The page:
The latest Pentagon assessment of the F-35 program has reached the media, and with the long-delayed fighter finally entering combat operations with the Marine Corps late last year, one would think the report would offer some good news for the most advanced fighter on the planet. Unfortunately, it doesn’t. In fact, those first F-35s to carry an American flag into combat operations are among the worst off of any.

According to the report, which Bloomberg first gained access to, the first batch of Marine Corps F-35Bs are actually plagued with structural issues that promise to limit their operational lifespans to just 2,100 flight hours, or about one-fourth the service lifetime expected of them. When America first took delivery of F-15s and F-16s, for instance, they were also both rated for 8,000 and 9,000 flight hour lifespans, respectively.

The F-35B is unique among Joint Strike Fighter variants because the Marine Corps wanted to be able to leverage short-take off and vertical landing capabilities. This allows Marine Corps F-35s to operate from much smaller vessels than just America’s fleet of Nimitz and Ford class carriers, dramatically increasing the aircraft’s combat capabilities. However, because the Department of Defense began taking deliveries of F-35s before testing on the air frame was complete, and the issues were only discovered far later, the early F-35Bs delivered to the Marines now face a dramatically-reduced lifespan, despite also being the most expensive fighters purchased.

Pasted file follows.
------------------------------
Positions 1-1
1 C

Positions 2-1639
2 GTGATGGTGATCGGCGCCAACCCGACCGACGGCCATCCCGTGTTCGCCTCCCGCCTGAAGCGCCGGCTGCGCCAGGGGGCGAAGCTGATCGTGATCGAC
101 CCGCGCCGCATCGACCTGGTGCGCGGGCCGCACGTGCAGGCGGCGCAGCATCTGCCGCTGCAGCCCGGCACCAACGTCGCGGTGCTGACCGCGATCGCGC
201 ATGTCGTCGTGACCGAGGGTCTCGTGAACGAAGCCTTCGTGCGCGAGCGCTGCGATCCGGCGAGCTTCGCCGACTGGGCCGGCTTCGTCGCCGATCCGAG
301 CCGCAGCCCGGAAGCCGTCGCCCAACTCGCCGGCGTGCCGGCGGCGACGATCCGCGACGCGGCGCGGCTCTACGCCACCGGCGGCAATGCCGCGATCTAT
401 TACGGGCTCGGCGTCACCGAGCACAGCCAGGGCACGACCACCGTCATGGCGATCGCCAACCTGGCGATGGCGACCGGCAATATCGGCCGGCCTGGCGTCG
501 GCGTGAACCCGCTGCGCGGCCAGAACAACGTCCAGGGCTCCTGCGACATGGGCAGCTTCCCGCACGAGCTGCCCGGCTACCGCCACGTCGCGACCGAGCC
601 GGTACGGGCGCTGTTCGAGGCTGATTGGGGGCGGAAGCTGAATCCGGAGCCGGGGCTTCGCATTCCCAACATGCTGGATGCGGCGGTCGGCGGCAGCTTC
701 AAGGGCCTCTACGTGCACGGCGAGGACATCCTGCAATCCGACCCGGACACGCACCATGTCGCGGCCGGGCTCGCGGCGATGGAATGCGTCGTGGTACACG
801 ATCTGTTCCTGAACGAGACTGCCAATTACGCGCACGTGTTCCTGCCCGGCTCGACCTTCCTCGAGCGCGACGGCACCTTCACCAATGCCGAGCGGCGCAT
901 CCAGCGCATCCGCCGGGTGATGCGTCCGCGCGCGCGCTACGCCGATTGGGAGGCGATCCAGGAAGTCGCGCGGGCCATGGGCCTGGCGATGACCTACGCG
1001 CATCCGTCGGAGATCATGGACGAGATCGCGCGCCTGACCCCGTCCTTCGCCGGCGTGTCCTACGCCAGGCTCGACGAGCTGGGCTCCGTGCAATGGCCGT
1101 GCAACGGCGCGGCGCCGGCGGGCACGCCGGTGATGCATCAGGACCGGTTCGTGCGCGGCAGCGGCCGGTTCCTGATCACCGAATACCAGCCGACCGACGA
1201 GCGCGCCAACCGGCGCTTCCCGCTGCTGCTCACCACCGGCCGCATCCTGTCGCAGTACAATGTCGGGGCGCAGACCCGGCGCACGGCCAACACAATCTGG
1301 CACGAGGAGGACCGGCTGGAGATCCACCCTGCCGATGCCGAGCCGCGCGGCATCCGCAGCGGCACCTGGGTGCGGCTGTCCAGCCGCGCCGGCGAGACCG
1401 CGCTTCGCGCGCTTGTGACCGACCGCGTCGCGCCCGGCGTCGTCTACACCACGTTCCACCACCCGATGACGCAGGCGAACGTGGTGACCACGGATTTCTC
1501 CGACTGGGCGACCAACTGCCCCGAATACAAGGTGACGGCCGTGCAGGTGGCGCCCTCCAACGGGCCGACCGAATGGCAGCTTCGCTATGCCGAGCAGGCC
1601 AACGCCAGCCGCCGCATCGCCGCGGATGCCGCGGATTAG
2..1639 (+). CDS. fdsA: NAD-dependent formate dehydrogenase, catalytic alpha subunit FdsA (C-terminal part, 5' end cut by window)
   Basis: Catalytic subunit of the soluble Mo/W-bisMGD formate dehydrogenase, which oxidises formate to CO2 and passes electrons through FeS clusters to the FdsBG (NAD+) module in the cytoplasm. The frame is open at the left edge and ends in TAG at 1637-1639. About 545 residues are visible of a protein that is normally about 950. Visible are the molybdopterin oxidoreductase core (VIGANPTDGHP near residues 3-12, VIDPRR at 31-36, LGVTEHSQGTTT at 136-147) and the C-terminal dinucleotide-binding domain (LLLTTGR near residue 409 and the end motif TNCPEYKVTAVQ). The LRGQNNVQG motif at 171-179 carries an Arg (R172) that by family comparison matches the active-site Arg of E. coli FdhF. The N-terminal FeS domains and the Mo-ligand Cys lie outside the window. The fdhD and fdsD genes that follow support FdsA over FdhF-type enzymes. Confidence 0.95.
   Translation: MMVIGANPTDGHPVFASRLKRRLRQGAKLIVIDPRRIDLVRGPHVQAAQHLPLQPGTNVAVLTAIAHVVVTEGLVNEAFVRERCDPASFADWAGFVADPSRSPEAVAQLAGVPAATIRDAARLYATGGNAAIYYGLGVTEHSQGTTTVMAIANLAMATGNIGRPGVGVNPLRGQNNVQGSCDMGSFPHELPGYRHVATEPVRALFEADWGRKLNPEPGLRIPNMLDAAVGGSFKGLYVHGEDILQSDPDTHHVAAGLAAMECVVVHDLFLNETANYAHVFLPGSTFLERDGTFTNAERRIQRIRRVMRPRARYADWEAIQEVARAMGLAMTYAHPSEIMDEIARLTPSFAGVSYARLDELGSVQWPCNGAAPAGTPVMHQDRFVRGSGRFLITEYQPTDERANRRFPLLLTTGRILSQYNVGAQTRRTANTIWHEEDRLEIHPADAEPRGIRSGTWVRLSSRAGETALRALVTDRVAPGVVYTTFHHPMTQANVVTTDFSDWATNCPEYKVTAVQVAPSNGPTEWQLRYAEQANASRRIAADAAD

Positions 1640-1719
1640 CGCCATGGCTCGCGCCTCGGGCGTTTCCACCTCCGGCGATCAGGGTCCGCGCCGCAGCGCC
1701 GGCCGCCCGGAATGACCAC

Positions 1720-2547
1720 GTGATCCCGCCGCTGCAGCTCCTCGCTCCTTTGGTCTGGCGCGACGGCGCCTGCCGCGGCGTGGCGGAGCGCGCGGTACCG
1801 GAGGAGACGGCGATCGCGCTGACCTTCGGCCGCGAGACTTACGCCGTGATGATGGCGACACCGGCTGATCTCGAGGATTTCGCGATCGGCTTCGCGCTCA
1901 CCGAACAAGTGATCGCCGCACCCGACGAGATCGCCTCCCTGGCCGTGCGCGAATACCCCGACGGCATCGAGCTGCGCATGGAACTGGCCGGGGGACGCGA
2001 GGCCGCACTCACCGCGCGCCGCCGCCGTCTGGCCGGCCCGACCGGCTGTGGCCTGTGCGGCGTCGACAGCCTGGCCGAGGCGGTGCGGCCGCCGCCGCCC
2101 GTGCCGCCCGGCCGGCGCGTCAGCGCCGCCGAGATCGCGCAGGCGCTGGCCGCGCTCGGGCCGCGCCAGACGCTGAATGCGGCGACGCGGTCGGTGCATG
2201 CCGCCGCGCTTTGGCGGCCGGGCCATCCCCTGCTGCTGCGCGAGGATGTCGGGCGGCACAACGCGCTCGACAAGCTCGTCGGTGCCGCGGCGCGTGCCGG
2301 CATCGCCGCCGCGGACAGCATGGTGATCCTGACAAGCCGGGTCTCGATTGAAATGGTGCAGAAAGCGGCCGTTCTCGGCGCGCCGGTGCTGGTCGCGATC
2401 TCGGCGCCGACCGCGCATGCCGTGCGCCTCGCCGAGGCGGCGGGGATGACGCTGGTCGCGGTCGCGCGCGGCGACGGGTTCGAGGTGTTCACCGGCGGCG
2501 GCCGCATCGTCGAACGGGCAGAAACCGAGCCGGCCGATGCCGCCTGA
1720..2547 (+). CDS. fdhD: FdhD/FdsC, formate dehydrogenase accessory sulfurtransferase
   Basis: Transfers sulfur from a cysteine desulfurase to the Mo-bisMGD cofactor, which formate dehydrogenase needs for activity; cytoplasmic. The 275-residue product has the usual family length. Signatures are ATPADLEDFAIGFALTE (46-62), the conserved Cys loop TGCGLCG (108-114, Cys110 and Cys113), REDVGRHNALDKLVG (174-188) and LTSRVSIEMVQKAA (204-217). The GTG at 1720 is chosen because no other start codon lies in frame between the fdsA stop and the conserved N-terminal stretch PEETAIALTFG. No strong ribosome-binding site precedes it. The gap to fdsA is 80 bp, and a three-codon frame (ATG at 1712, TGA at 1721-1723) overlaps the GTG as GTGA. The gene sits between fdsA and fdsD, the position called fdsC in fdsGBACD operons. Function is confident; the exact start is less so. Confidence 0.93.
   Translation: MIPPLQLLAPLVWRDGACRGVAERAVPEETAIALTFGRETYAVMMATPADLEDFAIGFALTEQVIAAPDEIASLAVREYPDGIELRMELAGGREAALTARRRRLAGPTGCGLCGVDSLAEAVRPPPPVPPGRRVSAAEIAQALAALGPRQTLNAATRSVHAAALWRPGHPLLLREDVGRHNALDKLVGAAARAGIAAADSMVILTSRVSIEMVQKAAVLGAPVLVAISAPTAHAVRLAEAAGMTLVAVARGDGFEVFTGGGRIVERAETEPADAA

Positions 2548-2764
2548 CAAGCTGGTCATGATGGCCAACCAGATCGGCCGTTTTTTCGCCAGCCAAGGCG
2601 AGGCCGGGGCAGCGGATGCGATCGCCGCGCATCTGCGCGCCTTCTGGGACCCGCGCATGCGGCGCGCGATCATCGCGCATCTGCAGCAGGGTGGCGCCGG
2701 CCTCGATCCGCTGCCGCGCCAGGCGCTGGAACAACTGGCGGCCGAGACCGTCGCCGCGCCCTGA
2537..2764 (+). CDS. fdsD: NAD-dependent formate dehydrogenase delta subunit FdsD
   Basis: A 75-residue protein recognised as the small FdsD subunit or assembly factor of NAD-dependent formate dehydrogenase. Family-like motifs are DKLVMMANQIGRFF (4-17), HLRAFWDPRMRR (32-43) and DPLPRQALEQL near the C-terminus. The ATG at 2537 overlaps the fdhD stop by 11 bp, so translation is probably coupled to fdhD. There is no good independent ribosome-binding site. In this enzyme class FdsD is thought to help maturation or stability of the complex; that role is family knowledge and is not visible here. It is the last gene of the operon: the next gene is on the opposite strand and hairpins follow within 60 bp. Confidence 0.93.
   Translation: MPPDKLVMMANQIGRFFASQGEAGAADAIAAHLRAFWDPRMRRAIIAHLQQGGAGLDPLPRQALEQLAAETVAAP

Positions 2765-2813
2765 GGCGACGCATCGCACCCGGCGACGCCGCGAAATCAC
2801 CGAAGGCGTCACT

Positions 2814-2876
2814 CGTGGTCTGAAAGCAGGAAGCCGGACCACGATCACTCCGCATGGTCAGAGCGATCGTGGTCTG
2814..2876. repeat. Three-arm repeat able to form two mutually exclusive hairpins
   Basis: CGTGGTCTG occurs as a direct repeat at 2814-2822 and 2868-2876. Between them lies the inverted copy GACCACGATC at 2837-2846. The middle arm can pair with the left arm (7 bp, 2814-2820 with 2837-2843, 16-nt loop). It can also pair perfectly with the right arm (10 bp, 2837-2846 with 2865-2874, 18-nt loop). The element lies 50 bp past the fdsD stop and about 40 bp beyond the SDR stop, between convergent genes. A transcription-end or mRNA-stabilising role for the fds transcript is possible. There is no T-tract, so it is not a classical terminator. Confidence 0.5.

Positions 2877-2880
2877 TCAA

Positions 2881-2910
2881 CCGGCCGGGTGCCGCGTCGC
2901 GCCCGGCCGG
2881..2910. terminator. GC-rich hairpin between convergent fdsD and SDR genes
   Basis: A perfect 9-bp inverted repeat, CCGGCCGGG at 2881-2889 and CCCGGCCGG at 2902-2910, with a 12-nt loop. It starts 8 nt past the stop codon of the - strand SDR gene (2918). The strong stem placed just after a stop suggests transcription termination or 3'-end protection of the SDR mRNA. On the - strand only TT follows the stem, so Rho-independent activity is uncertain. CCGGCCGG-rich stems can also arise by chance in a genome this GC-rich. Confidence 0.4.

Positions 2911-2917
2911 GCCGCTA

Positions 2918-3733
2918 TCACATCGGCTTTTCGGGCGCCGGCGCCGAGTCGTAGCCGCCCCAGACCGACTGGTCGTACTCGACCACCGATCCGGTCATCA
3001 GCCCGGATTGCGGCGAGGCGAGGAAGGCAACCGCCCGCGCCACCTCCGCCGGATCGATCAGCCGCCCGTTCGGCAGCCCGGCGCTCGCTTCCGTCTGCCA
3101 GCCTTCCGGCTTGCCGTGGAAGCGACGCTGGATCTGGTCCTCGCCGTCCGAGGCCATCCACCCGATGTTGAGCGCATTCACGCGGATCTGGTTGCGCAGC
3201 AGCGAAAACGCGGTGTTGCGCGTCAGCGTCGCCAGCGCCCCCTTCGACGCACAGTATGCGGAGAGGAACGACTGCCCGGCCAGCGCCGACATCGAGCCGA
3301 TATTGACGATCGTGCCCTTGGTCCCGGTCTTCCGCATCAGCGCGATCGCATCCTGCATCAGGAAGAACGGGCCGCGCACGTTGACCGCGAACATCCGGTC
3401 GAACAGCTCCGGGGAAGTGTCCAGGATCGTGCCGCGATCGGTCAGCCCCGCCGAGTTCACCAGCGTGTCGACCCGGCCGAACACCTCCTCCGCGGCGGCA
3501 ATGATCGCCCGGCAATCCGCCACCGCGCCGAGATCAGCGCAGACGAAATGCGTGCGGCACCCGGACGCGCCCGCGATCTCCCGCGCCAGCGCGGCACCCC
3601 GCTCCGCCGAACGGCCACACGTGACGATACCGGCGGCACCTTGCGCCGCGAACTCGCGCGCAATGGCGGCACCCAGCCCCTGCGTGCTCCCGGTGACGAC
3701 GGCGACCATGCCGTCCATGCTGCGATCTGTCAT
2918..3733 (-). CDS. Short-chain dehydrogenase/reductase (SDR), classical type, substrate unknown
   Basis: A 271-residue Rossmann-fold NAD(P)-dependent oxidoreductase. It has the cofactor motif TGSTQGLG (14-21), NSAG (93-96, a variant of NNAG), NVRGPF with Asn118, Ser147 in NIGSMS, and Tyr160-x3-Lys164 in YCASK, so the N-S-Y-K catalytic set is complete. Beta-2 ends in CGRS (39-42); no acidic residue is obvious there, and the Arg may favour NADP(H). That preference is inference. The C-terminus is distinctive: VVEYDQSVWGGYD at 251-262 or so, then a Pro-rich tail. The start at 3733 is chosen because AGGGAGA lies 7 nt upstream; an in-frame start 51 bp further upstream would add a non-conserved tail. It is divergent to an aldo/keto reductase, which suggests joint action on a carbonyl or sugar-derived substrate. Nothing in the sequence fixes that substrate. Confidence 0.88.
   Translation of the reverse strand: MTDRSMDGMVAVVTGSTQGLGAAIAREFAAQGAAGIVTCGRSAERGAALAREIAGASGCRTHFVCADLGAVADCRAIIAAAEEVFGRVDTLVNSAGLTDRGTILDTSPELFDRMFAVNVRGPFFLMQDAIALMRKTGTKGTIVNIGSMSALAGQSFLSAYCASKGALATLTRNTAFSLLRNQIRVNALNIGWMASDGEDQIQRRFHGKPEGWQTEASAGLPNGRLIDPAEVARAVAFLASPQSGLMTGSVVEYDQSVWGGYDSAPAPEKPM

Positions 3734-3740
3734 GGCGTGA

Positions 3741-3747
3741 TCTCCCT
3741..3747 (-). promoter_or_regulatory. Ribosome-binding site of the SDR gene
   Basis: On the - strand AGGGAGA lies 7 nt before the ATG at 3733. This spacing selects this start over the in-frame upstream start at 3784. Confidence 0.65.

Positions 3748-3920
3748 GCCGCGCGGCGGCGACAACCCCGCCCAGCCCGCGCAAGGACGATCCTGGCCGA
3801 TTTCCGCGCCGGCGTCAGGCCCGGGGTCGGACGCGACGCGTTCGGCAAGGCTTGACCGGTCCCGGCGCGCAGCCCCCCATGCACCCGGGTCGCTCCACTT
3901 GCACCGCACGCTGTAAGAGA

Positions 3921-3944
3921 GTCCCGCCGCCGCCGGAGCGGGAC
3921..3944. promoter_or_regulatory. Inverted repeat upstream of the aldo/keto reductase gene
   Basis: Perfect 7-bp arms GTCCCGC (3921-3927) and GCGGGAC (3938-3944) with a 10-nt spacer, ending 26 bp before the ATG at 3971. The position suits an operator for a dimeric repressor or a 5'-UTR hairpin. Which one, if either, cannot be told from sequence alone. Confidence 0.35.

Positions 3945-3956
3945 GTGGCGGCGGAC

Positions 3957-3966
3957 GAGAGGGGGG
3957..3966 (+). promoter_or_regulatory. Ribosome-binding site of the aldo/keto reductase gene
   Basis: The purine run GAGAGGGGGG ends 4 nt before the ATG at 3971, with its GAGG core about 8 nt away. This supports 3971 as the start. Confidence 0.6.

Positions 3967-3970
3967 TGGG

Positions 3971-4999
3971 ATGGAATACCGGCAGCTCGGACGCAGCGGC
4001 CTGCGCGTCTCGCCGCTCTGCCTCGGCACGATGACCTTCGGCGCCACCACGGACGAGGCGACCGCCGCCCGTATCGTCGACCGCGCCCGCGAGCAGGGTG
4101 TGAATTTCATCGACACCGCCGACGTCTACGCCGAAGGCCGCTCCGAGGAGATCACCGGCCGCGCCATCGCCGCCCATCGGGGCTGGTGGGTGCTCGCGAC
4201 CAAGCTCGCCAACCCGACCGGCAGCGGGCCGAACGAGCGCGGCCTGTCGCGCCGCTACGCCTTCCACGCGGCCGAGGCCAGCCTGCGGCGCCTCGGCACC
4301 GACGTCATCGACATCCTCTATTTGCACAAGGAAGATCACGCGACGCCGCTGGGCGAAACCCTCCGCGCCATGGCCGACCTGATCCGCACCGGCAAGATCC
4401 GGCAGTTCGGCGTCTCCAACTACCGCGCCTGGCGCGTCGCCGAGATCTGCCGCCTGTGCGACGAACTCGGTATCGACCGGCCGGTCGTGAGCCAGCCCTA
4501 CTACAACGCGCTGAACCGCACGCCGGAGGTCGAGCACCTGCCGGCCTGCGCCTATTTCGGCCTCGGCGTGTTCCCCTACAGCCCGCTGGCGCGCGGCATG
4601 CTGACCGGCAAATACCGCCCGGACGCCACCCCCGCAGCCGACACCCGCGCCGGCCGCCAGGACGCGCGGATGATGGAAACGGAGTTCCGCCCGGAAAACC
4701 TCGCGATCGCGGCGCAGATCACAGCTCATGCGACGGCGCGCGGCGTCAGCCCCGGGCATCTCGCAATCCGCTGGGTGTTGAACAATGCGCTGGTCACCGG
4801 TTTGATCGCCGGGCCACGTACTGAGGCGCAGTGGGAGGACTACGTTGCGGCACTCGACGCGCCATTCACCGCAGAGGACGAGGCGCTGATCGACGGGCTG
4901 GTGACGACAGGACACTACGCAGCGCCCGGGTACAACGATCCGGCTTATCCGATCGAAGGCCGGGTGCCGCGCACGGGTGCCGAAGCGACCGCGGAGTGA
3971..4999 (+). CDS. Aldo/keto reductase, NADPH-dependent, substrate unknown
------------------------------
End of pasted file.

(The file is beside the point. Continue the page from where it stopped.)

Pentagon paints a grim picture of the F-35 despite them entering combat operations
Hill Air Force Base’s 388th and 419th fighter wings line up 36, F-35A’s on the runway to prepare for take-off on November 19, 2018. (Photo by George Frey/Getty Images)

Structural cracks in the Marine Corps’ jets aren’t the only problems this new report highlighted. It also pointed to cyber vulnerabilities in the two primary networked systems operated by the F-35, as well as concerns about the cloud-based network’s performance outright.

Perhaps worst of all, the report states Air Force testing of the F-35’s air-to-ground attack operations indicate an “unacceptable” level of accuracy. Considering the platform was purpose-built with air-to-ground engagements in mind, including operating as a close air support aircraft, this may be the most damning issue of all. It also may explain the decision to release a video showing the F-35 engaging multiple ground targets at once in recent weeks, as the F-35 program office attempts to get out in front of the critical accusations leveled in this report.

This is far from the first report to offer serious concerns about the most expensive weapons platform in history failing to live up to its (admittedly high) expectations. Repeated setbacks and delays have made the F-35 into something of a case study in government spending, with much of the aircraft’s woes attributable to the Pentagon’s concurrent testing strategy (or purchasing completed aircraft before testing was completed).

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